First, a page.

3 steps I took to narrowly avoid burnout
“With my tight chest and shallow breaths I wondered, is this what an anxiety attack feels like?”
I woke up with a tight feeling in my chest and it was hard to breathe. My breaths were ragged and shallow and I definitely didn’t feel myself. I’d recently heard a number of people talk professionally and personally about panic attacks and anxiety attacks, now I wondered “Is this how a panic attach feels?”
A few weeks ago I woke up and realised I needed to make some immediate and substantial changes. I was on the edge of burn out. I’d been feeling tired and over scheduled for a few weeks and could see the warning signs but had kind of carried on, thinking I’d address it soon. I’m sharing this with you now because at any one time, if you are a professional person who has achieved any degree of professional or academic success in your life, it is likely that at least one person in your network may be on the edge of burning themselves out in life, work or both. Generally, because of stigma around failure or admitting problems related to our mental health, people may not admit they are having difficulties. Additionally, if this is the first time, you or somebody else is experiencing issues you may not know how to approach things so I hope this will be of some use.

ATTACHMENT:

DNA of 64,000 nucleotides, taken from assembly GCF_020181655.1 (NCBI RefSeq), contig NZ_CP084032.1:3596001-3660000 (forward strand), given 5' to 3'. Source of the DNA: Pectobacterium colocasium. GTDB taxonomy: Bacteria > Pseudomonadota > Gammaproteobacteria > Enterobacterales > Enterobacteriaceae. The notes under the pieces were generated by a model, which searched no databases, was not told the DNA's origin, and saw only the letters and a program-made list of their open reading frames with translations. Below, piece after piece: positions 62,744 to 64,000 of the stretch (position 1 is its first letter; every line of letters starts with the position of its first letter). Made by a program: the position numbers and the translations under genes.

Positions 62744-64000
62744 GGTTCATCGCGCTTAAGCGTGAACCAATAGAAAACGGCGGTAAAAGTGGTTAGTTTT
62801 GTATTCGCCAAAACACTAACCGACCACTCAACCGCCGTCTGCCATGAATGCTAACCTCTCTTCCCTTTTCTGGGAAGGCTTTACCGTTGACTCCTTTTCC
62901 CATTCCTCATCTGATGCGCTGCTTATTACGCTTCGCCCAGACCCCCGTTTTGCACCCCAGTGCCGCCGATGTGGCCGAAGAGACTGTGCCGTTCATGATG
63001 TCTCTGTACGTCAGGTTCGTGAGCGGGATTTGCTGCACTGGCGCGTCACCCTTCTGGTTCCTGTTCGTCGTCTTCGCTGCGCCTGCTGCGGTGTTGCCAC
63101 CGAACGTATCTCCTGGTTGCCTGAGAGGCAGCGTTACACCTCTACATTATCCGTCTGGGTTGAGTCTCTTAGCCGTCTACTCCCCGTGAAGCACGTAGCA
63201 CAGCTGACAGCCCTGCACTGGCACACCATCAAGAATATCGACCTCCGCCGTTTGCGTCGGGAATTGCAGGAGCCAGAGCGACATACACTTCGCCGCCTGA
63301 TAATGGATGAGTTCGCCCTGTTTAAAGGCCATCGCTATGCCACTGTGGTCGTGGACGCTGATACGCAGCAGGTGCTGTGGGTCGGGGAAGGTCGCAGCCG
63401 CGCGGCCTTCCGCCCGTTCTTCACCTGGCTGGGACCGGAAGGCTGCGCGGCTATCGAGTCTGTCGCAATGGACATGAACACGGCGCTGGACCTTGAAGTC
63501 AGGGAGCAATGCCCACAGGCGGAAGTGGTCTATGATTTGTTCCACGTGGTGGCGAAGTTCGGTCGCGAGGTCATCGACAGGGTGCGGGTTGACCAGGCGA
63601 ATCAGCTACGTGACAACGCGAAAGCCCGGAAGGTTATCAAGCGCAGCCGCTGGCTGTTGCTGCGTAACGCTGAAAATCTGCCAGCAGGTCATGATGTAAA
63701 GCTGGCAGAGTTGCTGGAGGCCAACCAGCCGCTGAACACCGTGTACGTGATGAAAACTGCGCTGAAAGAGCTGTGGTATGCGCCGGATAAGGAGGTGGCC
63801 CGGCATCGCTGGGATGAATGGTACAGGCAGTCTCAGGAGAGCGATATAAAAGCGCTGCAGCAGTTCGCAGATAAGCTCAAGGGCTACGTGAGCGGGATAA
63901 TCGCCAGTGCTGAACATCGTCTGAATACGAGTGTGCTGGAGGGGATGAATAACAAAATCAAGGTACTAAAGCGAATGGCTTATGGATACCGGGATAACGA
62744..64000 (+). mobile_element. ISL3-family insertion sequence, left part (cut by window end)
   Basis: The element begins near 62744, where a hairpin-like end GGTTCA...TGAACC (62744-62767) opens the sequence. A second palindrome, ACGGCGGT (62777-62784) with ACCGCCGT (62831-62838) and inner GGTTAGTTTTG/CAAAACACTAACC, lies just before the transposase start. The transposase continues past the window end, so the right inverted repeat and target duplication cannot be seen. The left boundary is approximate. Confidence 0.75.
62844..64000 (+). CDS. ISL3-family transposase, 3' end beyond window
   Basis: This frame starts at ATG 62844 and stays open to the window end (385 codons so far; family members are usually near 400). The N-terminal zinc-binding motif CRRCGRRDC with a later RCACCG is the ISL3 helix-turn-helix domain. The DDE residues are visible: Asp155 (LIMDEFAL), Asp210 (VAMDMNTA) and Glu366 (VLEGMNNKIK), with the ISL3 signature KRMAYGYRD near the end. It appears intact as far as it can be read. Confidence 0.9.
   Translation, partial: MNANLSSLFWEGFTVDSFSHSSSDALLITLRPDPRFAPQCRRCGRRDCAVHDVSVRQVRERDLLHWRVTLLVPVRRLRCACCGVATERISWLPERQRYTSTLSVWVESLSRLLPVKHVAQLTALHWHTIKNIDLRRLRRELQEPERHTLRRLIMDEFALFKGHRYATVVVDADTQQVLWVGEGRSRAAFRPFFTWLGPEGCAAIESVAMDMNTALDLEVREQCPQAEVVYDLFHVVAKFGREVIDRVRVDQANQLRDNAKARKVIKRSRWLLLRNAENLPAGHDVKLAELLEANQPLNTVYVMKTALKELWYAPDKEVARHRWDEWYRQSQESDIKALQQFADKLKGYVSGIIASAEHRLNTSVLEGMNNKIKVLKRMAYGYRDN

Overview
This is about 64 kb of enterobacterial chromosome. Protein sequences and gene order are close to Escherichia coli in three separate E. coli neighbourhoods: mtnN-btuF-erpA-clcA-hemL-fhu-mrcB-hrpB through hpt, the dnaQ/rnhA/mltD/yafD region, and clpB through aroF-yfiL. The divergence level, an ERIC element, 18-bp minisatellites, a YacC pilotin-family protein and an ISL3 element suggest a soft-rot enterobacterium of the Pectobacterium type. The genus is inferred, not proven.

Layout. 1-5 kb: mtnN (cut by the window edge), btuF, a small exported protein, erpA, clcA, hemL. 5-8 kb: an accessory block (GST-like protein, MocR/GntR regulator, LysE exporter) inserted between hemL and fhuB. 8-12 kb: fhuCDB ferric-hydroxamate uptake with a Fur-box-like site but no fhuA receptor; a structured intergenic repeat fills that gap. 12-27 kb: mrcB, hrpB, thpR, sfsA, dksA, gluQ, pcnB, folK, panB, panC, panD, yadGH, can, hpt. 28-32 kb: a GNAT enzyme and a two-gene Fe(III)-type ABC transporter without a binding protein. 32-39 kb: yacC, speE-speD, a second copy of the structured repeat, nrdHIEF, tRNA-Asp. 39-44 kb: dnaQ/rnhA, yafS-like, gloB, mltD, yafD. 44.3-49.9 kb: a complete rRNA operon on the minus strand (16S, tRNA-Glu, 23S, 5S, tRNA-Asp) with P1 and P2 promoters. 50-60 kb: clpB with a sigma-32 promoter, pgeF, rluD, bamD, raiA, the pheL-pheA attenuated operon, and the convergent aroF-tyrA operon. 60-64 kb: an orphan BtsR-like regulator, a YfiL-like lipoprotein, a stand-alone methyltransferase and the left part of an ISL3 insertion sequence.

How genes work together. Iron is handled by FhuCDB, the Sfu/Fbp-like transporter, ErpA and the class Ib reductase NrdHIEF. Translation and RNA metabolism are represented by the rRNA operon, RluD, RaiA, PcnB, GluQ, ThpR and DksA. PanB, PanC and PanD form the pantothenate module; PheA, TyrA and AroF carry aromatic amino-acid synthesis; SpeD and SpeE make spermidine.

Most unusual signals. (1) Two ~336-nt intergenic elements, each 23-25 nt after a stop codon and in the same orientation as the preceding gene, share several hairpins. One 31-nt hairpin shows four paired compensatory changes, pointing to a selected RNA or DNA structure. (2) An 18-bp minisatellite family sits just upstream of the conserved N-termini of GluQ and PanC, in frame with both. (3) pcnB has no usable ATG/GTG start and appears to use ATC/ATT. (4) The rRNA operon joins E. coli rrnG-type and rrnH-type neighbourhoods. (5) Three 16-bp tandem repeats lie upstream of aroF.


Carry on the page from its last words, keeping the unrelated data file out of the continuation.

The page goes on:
How did I know that I was on the edge of burning myself out in to an Iesha-shaped husk? Well…I’ve experienced it before. Around 2011, I (in)effectively had a massive breakdown. Which affected all areas of my life. I can’t remember if I’ve written about it on this blog before but I was signed off from my job, which at that time was Head of Maths in a London secondary school, and unable to work for a few months (punctuated with a few failed attempts to return). Since then I’ve been much more aware of what I needed to do to prevent a recurring episode so that I can continue to be useful to myself, my partner, my children and any other people who rely on me.